Aitutaki

One of the world’s favourite islands.

With it’s spectacular lagoon and motu (small islets) showcasing a unique Polynesian culture, Aitutaki’s reputation as a ‘must see’ stopover in the South Pacific is richly deserved.

Aitutaki’s Lagoon
Legends

Aitutaki is the ideal place to get away from the hustle and bustle of the modern world but there are also some gentle activities one can pursue, scuba diving, snorkelling, lagoon cruises, walkabouts or a visit to the church to name a few.

Legend has it that the Island was first discovered by the Polynesian voyager Ru. It seems certain this great Polynesian navigator and his entourage were the first settlers of Aitutaki a thousand years ago.

Disenchanted with the leadership of his home island, thought to be Tubuai in the Society Islands, Ru with his party of young men and their consorts navigated the large twin hulled vaka Ngapuariki, through days and nights of Pacific storms in search of a new homeland.

History

Centuries later and under the command of Captain William Bligh, Aitutaki was sighted from the HMS Bounty on the 11th of April 1789, just a few days before the infamous crew mutiny led by Fletcher Christian.

During World War Two several thousand American servicemen descended on Aitutaki changing the landscape with the construction of a coral runway to provide an easterly route between Australia and Hawaii to avoid the advance of Japanese Forces. An American war correspondent wrote of Aitutaki at the time . . .

“You can’t over describe it. After the peace the War Department will have to send troops there to drag those guys home . . . it’s a soldier’s dream.”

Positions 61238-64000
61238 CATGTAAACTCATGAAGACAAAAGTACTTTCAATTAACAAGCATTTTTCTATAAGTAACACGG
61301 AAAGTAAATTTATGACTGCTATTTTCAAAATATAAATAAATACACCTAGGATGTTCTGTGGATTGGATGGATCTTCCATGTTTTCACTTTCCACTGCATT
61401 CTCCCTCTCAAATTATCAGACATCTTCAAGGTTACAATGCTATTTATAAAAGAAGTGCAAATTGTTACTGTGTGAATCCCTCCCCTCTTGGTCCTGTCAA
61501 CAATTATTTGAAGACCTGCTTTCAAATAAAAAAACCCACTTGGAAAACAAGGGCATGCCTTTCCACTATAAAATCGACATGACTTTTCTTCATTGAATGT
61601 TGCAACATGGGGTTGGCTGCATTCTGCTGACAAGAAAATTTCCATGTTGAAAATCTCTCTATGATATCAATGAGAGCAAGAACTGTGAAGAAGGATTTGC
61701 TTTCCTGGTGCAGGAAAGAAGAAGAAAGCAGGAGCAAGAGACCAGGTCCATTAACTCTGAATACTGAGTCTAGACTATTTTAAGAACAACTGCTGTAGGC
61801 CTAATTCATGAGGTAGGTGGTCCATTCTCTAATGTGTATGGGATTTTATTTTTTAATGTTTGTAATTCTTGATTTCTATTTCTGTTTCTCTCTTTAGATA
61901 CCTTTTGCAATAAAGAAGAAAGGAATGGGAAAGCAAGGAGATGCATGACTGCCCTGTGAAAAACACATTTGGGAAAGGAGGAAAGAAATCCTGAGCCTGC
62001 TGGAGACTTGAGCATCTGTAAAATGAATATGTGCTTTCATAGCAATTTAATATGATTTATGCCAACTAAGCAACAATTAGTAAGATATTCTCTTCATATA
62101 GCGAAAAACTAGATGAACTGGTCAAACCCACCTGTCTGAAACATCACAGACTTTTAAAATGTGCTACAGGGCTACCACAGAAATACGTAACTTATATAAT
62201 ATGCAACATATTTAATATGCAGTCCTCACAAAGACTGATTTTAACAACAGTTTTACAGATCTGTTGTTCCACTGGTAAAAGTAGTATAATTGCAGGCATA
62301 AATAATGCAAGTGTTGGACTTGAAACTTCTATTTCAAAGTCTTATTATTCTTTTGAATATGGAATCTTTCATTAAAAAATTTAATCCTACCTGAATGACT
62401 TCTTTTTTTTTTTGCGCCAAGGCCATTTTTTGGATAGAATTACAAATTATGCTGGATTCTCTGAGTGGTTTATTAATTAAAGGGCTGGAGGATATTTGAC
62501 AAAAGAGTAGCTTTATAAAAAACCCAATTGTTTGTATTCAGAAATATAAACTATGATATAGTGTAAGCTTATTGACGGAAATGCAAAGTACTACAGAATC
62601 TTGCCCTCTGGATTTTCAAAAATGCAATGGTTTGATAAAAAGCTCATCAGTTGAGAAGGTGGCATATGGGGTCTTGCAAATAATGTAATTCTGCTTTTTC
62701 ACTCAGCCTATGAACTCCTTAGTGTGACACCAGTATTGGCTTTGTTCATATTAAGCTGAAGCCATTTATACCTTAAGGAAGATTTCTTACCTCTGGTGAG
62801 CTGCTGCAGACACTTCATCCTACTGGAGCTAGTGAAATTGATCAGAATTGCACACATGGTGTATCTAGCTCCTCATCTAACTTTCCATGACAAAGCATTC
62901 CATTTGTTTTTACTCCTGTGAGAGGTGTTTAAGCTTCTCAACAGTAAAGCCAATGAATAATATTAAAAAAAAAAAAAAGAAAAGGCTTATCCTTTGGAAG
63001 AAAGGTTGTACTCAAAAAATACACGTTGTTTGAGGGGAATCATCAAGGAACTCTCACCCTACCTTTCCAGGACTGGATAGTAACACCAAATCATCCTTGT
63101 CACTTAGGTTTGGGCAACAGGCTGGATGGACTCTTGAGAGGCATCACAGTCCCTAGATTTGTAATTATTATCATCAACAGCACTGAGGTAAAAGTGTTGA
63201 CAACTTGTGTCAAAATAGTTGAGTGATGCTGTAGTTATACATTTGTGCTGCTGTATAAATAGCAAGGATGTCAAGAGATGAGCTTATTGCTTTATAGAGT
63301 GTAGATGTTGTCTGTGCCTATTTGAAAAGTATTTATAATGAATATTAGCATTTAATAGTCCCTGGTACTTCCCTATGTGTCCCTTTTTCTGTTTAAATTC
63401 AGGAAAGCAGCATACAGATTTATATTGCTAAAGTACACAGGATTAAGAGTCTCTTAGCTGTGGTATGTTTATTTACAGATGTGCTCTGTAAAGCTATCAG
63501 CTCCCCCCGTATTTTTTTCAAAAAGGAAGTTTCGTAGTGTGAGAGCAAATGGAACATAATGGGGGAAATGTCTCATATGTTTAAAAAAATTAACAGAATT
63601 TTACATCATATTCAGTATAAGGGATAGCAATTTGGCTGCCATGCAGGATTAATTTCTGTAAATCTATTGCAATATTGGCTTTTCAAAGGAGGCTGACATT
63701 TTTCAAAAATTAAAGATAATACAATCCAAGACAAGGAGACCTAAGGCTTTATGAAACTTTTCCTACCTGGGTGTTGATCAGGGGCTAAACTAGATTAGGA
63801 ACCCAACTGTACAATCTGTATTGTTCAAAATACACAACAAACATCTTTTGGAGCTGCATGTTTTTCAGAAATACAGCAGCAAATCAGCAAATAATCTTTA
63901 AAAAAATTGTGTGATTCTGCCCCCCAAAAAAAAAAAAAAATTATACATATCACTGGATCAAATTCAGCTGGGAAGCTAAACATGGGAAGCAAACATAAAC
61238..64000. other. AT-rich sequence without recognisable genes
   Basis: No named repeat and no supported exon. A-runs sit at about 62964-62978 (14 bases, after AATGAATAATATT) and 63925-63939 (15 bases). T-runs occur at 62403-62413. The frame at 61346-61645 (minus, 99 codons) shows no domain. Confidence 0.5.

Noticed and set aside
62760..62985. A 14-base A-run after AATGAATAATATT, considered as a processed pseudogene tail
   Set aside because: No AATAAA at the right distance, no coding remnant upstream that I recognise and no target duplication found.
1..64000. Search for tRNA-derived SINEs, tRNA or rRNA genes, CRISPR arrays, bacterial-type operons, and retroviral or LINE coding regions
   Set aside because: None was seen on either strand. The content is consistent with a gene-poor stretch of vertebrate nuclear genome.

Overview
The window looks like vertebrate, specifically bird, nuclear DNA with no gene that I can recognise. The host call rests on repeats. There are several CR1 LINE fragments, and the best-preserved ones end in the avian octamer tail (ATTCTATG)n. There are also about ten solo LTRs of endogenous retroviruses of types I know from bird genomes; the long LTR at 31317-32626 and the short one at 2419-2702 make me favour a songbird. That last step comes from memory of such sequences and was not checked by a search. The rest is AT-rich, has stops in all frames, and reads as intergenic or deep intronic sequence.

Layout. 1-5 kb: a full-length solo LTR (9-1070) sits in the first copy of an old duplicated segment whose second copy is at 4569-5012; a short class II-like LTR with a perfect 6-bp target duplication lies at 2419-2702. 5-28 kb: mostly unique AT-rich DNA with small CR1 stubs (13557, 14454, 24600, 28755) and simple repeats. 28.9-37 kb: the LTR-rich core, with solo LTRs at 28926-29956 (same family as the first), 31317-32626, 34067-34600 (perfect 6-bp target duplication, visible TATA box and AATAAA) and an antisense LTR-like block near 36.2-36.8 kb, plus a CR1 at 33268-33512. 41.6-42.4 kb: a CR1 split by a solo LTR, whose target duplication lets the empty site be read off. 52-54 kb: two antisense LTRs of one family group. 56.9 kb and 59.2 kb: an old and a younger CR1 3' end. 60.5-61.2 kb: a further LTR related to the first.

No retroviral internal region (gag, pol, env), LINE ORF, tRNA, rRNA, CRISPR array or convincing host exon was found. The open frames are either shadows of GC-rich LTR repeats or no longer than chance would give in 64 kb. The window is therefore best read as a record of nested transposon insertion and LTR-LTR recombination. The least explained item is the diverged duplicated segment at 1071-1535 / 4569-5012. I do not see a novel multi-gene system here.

Today

The 1950s and 60s saw Aitutaki as a stopover for TEAL Solent flying boats on the romantic ‘Coral Route’ en-route to and from Tahiti.

Travel on the Coral Route was expensive during a period when most international passengers still went by sea, and many of the worlds rich and famous stepped off onto the sands of Akaiami while the giant aircraft re-fuelled en-route between Samoa and Tahiti.

Today, Aitutaki has the modern conveniences of our era. However the stunning lagoon and availability of arable land means that every child still learns to plant and fish. Famed as the entertainers of the Cook Islands, Aitutakians still present spectacular Polynesian dances, drumming and song as they have done for centuries.

Planning a visit?

Aitutaki Day Tour

If your Holiday plans only include Rarotonga you will be pleased to know that our Vaka Cruise is part of the all inclusive Aitutaki Day Tour operated by Air Rarotonga. Included in the package price are pickup and drop off from and to your accommodation on Rarotonga, return Airfares (infants FREE), Aitutaki Island tour on ‘Le Truck’ and the Vaka Cruise including barbeque lunch.

Accommodation on Aitutaki

Booking.com

Flights

To book your flights to Aitutaki visit Air Rarotonga or if you are interested in a package deal contact the Airline using their contact form.

Upoko Kanga?

How about rounding this out with a little fun video about Aitutaki: